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Adventurous Outdoor Programs Show Promise in Autism Treatment

Adventurous Outdoor Programs Show Promise in Autism Treatment

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  • Autism is a neurodevelopmental disorder which affects the communication and social cognition skills of children.
  • A new study finds outdoor adventurous programs for children in kindergartens to be effective in reducing the symptoms of autism.
  • Outdoor adventurous programs may show new hope in the treatment of autism.

Challenge-based adventurous outdoor programs found to be effective in reducing the symptoms of autism spectrum disorder (ASD) symptoms, finds a new study from Tel Aviv University.

The research team found improvements in social cognition, motivation and autistic mannerisms after adventurous outdoor activities. This may describe a new path which may enhance the social cognition and communication skills of children with Autism spectrum disorders.


Adventurous Outdoor Programs Show Promise in Autism Treatment

The recent study was published in Developmental Medicine and Child Neurology which was led by Prof. Ditza Antebi-Zachor, Pediatric Department at TAU's Sackler Faculty of Medicine and Director of Assaf Harofeh Medical Center's Autism Center along with Prof. Esther Ben Itzchak of Ariel University.

Autism Spectrum Disorder
Autism is a neurodevelopmental disorder which is characterized by socio-communicative impairments along with restricted and repetitive interests.

Around one out of 68 children are diagnosed with autism spectrum disorder in the United States every year.

The developmental disorder may play a role on the social, economic and emotional toll on the child and the family.

However, early diagnosis and treatment of autism can help improve the cognitive functions and socio-communicative skills of the children.

Research Study
The research study was conducted on around 51 children who were aged between 3-7 years from seven special-education kindergartens in Tel Aviv. Out of these 51 children, 30 students were found to participate in outdoor adventure program (OAP).

These children underwent 13 weekly sessions of challenge-based activities along with instructors. These 30-minute sessions took place in urban parks and started off with a song.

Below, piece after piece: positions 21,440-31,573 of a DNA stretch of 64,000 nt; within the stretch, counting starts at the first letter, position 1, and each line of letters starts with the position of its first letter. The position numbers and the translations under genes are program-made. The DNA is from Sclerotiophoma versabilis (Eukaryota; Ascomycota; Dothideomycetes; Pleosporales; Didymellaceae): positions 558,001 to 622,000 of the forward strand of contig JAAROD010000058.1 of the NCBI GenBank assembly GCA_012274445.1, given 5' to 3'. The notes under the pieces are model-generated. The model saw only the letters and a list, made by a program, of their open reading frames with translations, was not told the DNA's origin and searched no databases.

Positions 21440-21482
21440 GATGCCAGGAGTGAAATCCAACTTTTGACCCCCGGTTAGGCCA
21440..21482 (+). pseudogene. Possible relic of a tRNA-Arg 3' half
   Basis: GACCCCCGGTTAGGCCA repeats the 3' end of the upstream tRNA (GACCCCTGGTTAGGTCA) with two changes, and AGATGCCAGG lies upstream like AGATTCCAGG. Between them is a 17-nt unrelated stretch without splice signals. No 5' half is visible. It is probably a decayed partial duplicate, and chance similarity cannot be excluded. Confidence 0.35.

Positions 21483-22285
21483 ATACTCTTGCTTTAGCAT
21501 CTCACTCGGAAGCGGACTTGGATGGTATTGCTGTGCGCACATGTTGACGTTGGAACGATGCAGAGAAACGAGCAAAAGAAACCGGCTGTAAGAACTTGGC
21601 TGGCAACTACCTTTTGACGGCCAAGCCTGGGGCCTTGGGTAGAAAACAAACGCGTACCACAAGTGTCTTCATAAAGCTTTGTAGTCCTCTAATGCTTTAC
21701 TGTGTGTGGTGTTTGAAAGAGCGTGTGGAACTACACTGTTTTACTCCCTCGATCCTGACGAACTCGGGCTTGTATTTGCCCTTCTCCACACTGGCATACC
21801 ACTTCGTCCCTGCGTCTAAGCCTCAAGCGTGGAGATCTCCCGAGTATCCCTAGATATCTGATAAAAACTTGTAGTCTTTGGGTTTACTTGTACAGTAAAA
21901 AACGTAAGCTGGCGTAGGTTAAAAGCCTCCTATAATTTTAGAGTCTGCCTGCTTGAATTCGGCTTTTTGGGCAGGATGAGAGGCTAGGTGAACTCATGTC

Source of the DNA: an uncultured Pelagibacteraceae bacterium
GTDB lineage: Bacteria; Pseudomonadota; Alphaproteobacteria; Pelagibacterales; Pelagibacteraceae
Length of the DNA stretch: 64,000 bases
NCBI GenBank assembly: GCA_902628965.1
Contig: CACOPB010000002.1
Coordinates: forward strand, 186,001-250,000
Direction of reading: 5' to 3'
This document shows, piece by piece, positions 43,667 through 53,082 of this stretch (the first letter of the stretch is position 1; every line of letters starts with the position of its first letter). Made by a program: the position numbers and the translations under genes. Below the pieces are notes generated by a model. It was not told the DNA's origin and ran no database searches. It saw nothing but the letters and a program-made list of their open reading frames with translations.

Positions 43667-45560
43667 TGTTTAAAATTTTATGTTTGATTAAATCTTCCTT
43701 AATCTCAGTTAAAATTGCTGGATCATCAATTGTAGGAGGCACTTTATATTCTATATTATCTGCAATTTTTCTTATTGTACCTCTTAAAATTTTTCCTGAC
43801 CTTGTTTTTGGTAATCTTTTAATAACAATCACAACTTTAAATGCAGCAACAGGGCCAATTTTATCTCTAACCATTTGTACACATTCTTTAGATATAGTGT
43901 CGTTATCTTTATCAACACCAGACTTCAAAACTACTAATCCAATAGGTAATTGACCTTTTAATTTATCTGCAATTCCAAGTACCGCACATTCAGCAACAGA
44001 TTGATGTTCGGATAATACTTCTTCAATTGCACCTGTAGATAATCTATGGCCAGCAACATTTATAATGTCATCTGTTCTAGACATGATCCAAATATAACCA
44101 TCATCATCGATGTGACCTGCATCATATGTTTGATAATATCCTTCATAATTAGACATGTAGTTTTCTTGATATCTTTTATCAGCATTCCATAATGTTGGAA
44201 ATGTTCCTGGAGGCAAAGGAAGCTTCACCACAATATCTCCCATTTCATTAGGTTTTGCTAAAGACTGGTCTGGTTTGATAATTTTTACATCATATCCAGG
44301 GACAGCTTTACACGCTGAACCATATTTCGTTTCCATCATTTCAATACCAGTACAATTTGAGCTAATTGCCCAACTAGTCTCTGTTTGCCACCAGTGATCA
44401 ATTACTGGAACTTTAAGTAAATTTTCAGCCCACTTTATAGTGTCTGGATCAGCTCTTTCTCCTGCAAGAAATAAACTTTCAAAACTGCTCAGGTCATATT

Children used outdoor fitness equipment to move about from one place to another throughout the session.

The cognitive skills of the children were assessed by the kindergarten instructors using a Social Responsiveness Scale (SRS), before the adventure program.

The information was also collected after completing the program. The activities were also designed in such a way that the children are able to communicate with the instructors for assistance.

Outdoor Adventure Programs
Professor Zachor, said, "Outdoor Adventure programs are designed to improve intrapersonal skills and interpersonal relationships by using adventurous activities to provide individual and group problem-solving and challenge tasks."

"The necessary tools for a successful OAP include establishing individual and group goals, building trust among participants, and providing activities that challenge and evoke stress but are nevertheless enjoyable."

The study finds outdoor adventure activities to benefit children with autism and improve their social communication skills. Including fun activities in special education kindergartens and classrooms at school, in addition, can improve their symptoms.

Enrolling the children in afterschool activities can help cope with Autism, and allowing time for children to have fun during their leisure time can improve their communication skills.

The author also concludes that further research work is required to explore new treatments for improving social communication skills.

"We're interested in studying the long-term effect of this intervention, not just on ASD symptoms but on functioning in different domains, including behavioral problems, language skills, and attention span."

  1. Ditza A Zachor et al, The effectiveness of an outdoor adventure programme for young children with autism spectrum disorder: a controlled study, Developmental Medicine & Child Neurology (2016) DOI: 10.1111/dmcn.13337

Source: Medindia

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